The United States Supreme Court has overturned a 50-year-old ruling that legalised abortion nationwide.
With this judgement, millions of woman have lost their right to abortion.
The apex court overturned Roe v. Wade on Friday, holding that there is no longer a federal constitutional right to an abortion.
Going forward, abortion rights will be determined by states, unless Congress acts.
Half of US states are expected to introduce new restrictions or bans.
Thirteen have already passed so-called trigger laws that will automatically outlaw abortion following the Supreme Court’s ruling. A number of others are likely to pass new restrictions quickly, BBC reports.
In total, abortion access is expected to be cut off for about 36 million women of reproductive age, according to research from Planned Parenthood, a healthcare organisation that provides abortions.
The Supreme Court had been considering a case, Dobbs v Jackson Women’s Health Organization, that challenged Mississippi’s ban on abortion after 15 weeks.
Joe vs Wade
, the case was filed by Norma McCorvey, known in court documents as Jane Roe, against Henry Wade, the district attorney of Dallas County, who enforced a Texas law that prohibited abortion, except to save a woman’s life.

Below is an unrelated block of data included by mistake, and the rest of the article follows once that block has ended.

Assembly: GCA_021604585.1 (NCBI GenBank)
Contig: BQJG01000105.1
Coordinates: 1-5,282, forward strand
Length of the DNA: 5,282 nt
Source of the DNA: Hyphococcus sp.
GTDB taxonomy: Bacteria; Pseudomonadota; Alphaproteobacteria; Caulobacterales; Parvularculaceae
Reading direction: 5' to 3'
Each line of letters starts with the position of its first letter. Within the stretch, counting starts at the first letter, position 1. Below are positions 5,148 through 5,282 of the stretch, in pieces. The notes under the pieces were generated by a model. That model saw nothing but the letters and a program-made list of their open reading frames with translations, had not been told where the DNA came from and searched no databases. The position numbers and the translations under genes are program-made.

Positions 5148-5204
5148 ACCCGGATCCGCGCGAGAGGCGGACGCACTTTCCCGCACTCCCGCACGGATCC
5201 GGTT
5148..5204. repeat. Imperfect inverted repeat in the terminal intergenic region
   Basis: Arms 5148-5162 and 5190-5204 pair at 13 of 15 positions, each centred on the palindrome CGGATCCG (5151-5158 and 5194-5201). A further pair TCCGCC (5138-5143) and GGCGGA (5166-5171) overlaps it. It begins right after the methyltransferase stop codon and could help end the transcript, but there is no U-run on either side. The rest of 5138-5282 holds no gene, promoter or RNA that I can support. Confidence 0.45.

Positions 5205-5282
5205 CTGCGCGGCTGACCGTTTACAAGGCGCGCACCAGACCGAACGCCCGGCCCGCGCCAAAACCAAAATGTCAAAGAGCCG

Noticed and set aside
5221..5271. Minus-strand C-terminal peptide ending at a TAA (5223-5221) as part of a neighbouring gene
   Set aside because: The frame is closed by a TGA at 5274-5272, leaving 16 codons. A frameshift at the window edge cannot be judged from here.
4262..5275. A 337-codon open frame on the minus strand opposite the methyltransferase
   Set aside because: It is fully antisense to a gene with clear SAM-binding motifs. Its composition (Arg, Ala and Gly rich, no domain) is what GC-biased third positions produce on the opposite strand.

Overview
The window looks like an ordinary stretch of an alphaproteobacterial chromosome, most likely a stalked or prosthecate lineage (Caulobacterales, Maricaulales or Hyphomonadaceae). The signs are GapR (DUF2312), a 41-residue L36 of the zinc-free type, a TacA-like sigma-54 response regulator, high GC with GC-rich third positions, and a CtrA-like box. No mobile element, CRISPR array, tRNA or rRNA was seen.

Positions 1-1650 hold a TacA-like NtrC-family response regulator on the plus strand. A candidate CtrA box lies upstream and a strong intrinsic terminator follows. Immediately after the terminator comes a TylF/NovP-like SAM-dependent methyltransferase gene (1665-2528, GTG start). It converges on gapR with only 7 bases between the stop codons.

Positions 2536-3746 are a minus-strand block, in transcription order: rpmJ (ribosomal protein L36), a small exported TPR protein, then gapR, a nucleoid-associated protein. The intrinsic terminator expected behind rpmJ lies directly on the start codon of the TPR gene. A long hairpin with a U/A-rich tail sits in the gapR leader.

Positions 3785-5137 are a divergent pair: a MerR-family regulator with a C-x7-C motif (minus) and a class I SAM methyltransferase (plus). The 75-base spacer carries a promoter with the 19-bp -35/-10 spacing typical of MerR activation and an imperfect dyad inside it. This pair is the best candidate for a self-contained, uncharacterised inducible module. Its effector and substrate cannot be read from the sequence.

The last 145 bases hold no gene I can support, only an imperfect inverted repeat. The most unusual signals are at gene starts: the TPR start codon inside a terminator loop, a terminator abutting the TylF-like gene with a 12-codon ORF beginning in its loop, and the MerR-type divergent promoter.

In January 22, 1973, the US Supreme Court, in a 7-2 decision, affirmed the legality of a woman’s right to have an abortion under the Fourteenth amendment to the Constitution. The court held that a woman’s right to an abortion fell within the right to privacy (recognized in Griswold v. Connecticut) protected by the Fourteenth Amendment. The decision gave a woman the right to an abortion during the entirety of the pregnancy and defined different levels of state interest for regulating abortion in the second and third trimesters. The ruling affected laws in 46 states.
In May 2, 2022, in a stunning breach of Supreme Court confidentiality and secrecy, Politico has obtained what it calls a draft of a majority opinion written by Justice Samuel Alito that would overturn Roe v. Wade’s holding of a federal constitutional right to an abortion.
The opinion in the case was not expected to be published until late June. The court confirms the authenticity of the document on May 3, but stresses it was not the final decision.